Chicken Karma Project
On The Canadian Prairie
A long time ago, on a little farm on the Canadian Prairie, I became part of a killing machine.
We had just moved onto The Farm and there was a nice new barn. I’m not sure who decided to raise chickens that summer – something about a sibling’s scheme to get money to go to University that fall.
The first batch of 250 chicks was exciting. The second batch of 250 soon after was surprising – they must have gone on sale. Too many. They outgrew the barn quickly – what a mess!
I’m not sure how it happened, but when it came time, my Dad and I were the only ones out at the kill zone. We got more efficient every time we had another kill. We’d knock them down and quickly wrap twine around their feet so we could carry as many as we could lift out to the kill zone. The killing itself was quick and horrible. As was the rest of the nasty process of plucking and gutting.
Day after Day
We didn’t raise chickens again.
“Chicken Gets a Backbone”
Years later, in 2002, I was working at my studio table and noticed that a memory strip and a nearby bit of tin looked like two parts of a bird. The head was a couple of pieces of scrap tin my Dad used to show me how to use rivets. I put them together to make “Chicken Gets A Backbone” – shown here overlooking the kill zone (highlighted in red) from The Farm. It is a sort of emotional self-portrait.
Righting a Wrong
People liked “Chicken Gets a Backbone” so I made more and sold or gave away most of them. I didn’t keep good track of what I now call the 1st Flock. Unlike the first bird, their heads and bodies could be moved and were clumsily adjustable.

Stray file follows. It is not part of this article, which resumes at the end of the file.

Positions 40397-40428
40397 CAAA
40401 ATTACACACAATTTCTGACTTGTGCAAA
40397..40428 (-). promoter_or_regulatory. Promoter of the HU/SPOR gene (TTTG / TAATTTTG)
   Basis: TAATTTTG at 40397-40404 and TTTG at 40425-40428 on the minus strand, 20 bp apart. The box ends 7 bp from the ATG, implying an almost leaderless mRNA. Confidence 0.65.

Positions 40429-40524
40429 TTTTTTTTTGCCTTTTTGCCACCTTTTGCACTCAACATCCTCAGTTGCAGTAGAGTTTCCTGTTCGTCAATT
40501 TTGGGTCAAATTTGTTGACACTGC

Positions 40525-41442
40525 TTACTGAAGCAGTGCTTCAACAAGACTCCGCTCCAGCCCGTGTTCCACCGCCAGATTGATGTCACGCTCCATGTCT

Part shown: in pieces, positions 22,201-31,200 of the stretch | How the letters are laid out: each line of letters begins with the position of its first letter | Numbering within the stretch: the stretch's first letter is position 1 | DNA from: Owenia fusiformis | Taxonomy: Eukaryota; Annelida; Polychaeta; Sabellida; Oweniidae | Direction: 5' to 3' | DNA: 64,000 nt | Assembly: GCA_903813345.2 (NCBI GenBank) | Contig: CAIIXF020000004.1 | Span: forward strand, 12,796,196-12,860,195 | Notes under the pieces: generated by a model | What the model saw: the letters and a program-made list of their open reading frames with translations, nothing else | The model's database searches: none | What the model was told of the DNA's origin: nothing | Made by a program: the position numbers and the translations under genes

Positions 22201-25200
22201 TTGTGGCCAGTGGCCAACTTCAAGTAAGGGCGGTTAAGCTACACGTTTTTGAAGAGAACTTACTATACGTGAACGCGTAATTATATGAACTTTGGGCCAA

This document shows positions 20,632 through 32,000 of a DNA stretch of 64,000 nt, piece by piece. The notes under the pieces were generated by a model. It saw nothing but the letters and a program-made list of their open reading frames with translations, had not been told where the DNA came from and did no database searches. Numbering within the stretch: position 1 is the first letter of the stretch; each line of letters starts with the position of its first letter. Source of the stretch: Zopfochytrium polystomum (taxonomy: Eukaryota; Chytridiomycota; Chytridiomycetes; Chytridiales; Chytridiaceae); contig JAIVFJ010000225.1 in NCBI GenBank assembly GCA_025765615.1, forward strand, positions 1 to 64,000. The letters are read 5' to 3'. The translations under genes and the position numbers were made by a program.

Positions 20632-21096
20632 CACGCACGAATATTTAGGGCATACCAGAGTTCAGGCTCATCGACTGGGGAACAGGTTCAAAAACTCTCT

I redesigned them so they could be easily locked into various poses and replaced the tin heads with read/write heads from hard drives. I started to think of them as karmic erasers for all the chickens I killed back on The Farm and the Chicken Karma Project was born.
Bird Anatomy 101
Comb – wire, heat-shrink tubing, right-end wire terminal
Head – read/write head from computer hard drive
Neck – tripod leg, heat-shrink tubing, right-end wire terminals
Body – RAM strip (Random Access Memory), acrylic paints, printed circuit membrane (where used)
Feathers – connector + ribbon cable, pruned, styled, often painted
Legs – flexible tabletop camera tripod, heat-shrink wrapped metal connector
Band – signature, date, Flock #, Bird #
Second Flock and Beyond
That 2010 batch became the 2nd Flock, 19 birds complete with leg band identifiers, adjustable with thumbscrews at three points. Several flew to friends, a few were in a show at The Harrison in Indianapolis March 2-30, 2012.
I added adjustable head gear and recently finished the 5th Flock.
Some will be available for sale soon on this site.
The chickens have been adopted in the USA, Canada, and Germany.
Too Soft to be a Farmer
Thankfully I have had to do only mercy killings since that summer – a wounded bird on the side of the road, pets. Obviously too soft to be a farmer, but I can make birds that are ever-changing sculptures. These ones are a lot of fun and, most importantly, don’t die.
I’m not a religious person, but that’s still good karma.
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